Santa Cruz Court (Santa Cruz County Superior Court)

The Santa Cruz Courthouse is a division of the Santa Cruz County Superior Court. The courthouse is located at 701 Ocean Street, Santa Cruz, CA 95060. The superior court is divided into the following divisions:
• Civil cases
• Criminal cases
• Family law
• Juvenile cases
• Probate cases
• Small claims
• Traffic infractions

The courthouse operates on Mondays through Thursdays, from 8:30 a.m. to 11:30 a.m. and 1:00 p.m. to 3:00 p.m. The courthouse is closed on every third Tuesday afternoon of the month. The courthouse is also closed on every Friday. The stated mission of the Santa Cruz Superior Court is to “preserve and protect the rights and ideals of society through the interpretation and enforcement of law.” The court also aims to ensure equal access to the courts by providing quality service and treatment of all individuals with respect and dignity.

The criminal division of the Santa Cruz Courthouse handles felonies, misdemeanors and infractions. The Santa Cruz Division only accepts filing of criminal cases and does not handle traffic cases. Those who have payments to make for traffic cases should direct their payments to the Watsonville Division.

Types of Hearings

There are four different types of hearings that the Santa Cruz Courthouse handles for criminal cases. These hearings include arraignment, the pretrial hearing, preliminary hearing and the trial. The trial may be brought before a judge or a jury.

At the arraignment, the defendant will be advised of his or her Constitutional rights. The defendant has the opportunity to enter a plea at this time. By entering a plea, the defendant does not waive his or her right to legal counsel.

The pretrial hearing entails a conference between the prosecutor and defense counsel in regards to a settlement of the case. The prosecutor and defense counsel may negotiate the terms of a plea agreement at this time.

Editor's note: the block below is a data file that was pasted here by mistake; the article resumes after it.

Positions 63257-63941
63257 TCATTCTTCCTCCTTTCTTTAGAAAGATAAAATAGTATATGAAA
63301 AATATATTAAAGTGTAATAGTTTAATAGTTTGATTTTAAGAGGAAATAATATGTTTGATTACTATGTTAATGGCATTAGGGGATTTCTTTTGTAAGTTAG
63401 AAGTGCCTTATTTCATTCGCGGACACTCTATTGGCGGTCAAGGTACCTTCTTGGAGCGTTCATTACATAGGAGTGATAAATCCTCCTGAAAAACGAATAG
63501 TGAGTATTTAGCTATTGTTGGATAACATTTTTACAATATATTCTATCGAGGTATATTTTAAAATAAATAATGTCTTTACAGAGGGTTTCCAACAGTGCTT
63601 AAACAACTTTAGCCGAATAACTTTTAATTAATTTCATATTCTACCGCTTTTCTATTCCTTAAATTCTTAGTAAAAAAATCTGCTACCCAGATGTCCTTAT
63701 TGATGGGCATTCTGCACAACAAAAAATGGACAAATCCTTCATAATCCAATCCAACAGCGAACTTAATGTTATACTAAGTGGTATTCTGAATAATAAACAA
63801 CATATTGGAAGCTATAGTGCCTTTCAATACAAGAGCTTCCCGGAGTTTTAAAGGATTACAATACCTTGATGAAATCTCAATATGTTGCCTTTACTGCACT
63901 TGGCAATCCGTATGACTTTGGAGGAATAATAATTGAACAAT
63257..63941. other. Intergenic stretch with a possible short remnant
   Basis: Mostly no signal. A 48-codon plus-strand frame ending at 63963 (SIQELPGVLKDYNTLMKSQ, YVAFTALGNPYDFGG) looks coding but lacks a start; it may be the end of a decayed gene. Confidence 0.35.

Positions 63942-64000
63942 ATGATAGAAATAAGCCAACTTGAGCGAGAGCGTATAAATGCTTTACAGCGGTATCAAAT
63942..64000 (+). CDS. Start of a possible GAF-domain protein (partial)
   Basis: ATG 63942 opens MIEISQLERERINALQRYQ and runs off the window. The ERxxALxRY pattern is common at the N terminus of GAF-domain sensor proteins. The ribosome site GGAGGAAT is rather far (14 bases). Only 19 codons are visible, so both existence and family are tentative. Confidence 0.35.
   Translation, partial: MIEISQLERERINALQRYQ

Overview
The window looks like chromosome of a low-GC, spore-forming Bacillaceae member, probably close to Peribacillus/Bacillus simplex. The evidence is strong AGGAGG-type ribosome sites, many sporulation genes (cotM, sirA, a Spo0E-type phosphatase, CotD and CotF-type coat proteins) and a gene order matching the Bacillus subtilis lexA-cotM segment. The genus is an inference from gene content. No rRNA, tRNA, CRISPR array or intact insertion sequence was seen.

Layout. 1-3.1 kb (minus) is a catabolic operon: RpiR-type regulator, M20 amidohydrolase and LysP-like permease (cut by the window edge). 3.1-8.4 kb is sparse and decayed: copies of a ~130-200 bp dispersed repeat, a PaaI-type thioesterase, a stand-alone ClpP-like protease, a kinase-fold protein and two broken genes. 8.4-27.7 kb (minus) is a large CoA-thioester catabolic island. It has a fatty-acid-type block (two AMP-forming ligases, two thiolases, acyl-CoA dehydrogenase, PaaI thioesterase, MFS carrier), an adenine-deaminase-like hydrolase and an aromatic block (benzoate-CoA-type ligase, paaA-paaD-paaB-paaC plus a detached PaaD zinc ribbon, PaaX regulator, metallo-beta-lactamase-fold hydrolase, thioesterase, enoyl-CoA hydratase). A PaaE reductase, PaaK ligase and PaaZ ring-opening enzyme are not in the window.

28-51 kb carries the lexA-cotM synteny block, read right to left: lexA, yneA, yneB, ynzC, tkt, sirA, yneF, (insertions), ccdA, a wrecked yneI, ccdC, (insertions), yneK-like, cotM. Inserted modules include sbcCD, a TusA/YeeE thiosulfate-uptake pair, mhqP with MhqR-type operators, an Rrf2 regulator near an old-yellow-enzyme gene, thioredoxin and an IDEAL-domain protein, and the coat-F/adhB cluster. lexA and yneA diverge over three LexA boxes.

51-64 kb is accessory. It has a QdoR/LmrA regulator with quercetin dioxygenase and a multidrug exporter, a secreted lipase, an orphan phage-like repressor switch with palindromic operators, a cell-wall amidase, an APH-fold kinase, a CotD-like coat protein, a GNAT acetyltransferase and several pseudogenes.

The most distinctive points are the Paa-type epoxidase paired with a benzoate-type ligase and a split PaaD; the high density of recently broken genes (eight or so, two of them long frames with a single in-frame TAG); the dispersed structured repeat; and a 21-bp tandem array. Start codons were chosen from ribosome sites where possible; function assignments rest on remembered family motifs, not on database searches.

The preliminary hearing entails a felony hearing by a judicial officer. At this type of hearing, the officer will decide whether there is a sufficient amount of evidence to require the defendant to be brought to trial.

At the trial, evidence is presented before a judge and jury. The judge or jury will have the ultimate determination as to whether a defendant is guilty or innocent.

Changing a Date

Individuals should be aware that it is not possible to change a court date for a criminal case. An individual should speak with his or her attorney about these concerns.
Applying for Bail Bonds

The judge has the discretion to determine the appropriate bail amount for a defendant in a criminal case. The bail amount is typically much higher for a felony than it is for a misdemeanor. A defendant may ask friends or family members to post bail. Otherwise, the defendant may offer collateral to a bail bond company and secure bail in that manner. The bail bond company will post bail with the collateral and may charge a certain percentage of the bail amount as a fee.

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